THE Bureau of Meteorology has reported today that a La Niña has developed in the Pacific Ocean, leading to an increased chance of above average rainfall across much of northern and eastern Australia during summer.
The Bureau says Several indicators of the El Niño–Southern Oscillation (ENSO) now show clear La Niña patterns.
Sea surface temperatures in the tropical Pacific are close to La Niña thresholds, with climate model outlooks expecting them to cool further. In the atmosphere, cloud and wind patterns are typical of La Niña, indicating the atmosphere is now responding to, and reinforcing, the changes observed in the ocean.
The negative Indian Ocean Dipole (IOD) is approaching its end, with oceanic index values in the neutral range. However, cloud and wind patterns across the eastern Indian Ocean suggest some IOD influence remains. All models indicate the IOD will remain neutral for the coming months, consistent with its typical seasonal cycle. A negative IOD increases the chances of above-average spring rainfall for much of southern and eastern Australia.
The Madden–Julian Oscillation (MJO) is currently over the Maritime Continent region at weak to moderate strength. The MJO is forecast to progress eastwards across the Maritime Continent and into the western Pacific over the coming fortnight, increasing the chances of above average rainfall across northern Australia and the Maritime Continent, to Australia’s north.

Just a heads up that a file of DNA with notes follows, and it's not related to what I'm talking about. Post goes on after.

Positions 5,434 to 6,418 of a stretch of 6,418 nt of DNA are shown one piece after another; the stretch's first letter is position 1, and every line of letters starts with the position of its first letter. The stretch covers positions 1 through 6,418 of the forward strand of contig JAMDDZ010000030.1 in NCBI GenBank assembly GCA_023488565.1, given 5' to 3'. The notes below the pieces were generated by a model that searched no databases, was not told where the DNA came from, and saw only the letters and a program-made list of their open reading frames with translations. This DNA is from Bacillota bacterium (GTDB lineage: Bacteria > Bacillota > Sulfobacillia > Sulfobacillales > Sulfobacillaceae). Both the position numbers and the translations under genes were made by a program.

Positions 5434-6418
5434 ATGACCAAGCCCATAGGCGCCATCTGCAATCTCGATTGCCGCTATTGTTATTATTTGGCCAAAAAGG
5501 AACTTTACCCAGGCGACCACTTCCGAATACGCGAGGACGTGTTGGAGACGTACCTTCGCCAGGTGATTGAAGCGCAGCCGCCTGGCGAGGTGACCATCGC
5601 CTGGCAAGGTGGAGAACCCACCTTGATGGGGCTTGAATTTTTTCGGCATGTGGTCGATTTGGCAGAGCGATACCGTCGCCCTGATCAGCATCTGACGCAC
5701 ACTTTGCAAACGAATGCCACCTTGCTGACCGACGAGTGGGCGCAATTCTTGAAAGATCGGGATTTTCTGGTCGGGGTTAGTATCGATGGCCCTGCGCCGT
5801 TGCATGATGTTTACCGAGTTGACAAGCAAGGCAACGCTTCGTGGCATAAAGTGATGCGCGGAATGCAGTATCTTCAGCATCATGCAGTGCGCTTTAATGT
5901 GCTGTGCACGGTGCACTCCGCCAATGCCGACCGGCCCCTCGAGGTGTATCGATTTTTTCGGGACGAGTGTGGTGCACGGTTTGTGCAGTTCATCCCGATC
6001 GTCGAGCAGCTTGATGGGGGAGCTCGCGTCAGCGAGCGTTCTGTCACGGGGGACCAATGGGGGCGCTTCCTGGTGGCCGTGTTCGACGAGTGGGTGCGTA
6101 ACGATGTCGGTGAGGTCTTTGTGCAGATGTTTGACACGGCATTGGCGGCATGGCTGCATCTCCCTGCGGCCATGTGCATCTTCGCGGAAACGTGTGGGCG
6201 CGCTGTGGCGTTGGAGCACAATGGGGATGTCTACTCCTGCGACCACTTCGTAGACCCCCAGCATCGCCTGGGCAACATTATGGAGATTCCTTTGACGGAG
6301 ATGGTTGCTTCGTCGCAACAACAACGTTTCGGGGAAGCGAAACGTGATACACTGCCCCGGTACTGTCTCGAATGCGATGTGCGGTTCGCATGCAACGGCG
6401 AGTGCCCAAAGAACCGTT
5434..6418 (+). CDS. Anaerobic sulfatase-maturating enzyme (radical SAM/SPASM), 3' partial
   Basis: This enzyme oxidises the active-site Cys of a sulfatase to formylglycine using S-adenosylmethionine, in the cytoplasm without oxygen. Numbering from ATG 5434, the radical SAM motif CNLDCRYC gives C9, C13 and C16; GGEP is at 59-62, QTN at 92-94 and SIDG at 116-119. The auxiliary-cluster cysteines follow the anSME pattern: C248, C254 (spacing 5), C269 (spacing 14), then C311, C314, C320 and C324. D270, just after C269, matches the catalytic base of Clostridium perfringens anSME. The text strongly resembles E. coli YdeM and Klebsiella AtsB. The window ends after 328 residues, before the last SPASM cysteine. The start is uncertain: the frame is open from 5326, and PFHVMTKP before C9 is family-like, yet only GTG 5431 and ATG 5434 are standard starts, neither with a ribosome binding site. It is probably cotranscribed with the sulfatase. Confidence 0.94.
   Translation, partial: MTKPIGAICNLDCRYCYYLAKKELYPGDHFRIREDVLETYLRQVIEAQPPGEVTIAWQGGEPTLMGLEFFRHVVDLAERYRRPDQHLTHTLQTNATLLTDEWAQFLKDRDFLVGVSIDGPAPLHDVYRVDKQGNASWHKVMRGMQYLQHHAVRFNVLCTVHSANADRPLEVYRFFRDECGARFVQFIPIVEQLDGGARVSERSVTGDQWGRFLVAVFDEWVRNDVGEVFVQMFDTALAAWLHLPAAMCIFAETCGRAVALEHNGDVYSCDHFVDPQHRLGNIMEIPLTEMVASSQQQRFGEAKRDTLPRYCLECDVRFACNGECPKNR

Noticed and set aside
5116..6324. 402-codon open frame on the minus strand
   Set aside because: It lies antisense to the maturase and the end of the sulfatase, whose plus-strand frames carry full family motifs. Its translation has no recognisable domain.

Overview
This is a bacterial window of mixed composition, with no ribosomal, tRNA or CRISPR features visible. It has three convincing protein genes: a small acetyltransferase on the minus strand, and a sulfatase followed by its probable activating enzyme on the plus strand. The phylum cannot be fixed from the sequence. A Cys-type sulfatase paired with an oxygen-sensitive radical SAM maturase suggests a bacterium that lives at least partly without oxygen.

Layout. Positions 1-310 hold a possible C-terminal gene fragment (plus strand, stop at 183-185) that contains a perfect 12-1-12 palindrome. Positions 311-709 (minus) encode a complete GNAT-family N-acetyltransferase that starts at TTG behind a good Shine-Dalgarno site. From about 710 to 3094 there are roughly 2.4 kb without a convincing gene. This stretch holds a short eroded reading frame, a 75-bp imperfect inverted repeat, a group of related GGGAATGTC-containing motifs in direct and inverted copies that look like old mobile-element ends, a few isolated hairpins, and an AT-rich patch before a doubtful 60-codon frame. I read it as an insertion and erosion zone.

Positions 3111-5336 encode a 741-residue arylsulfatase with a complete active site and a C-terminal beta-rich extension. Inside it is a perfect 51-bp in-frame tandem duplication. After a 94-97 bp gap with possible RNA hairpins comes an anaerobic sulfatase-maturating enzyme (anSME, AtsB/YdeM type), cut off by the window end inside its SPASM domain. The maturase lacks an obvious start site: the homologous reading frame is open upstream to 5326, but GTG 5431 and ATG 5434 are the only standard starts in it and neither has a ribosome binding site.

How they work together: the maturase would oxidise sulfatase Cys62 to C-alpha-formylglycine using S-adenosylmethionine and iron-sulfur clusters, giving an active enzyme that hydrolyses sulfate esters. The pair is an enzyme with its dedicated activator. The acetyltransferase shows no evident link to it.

The Southern Annular Mode (SAM) has generally been positive for several weeks. It is forecast to remain at positive levels to the end of the year. A positive SAM during summer typically brings wetter weather to eastern parts of Australia, but drier than average conditions for western Tasmania.
Climate change continues to influence Australian and global climate. Australia’s climate has warmed by around 1.44 °C for the 1910–2019 period. Rainfall across northern Australia during its wet season (October–April) has increased since the late 1990s. In recent decades there has been a trend towards a greater proportion of rainfall from high intensity short duration rainfall events, especially across northern Australia.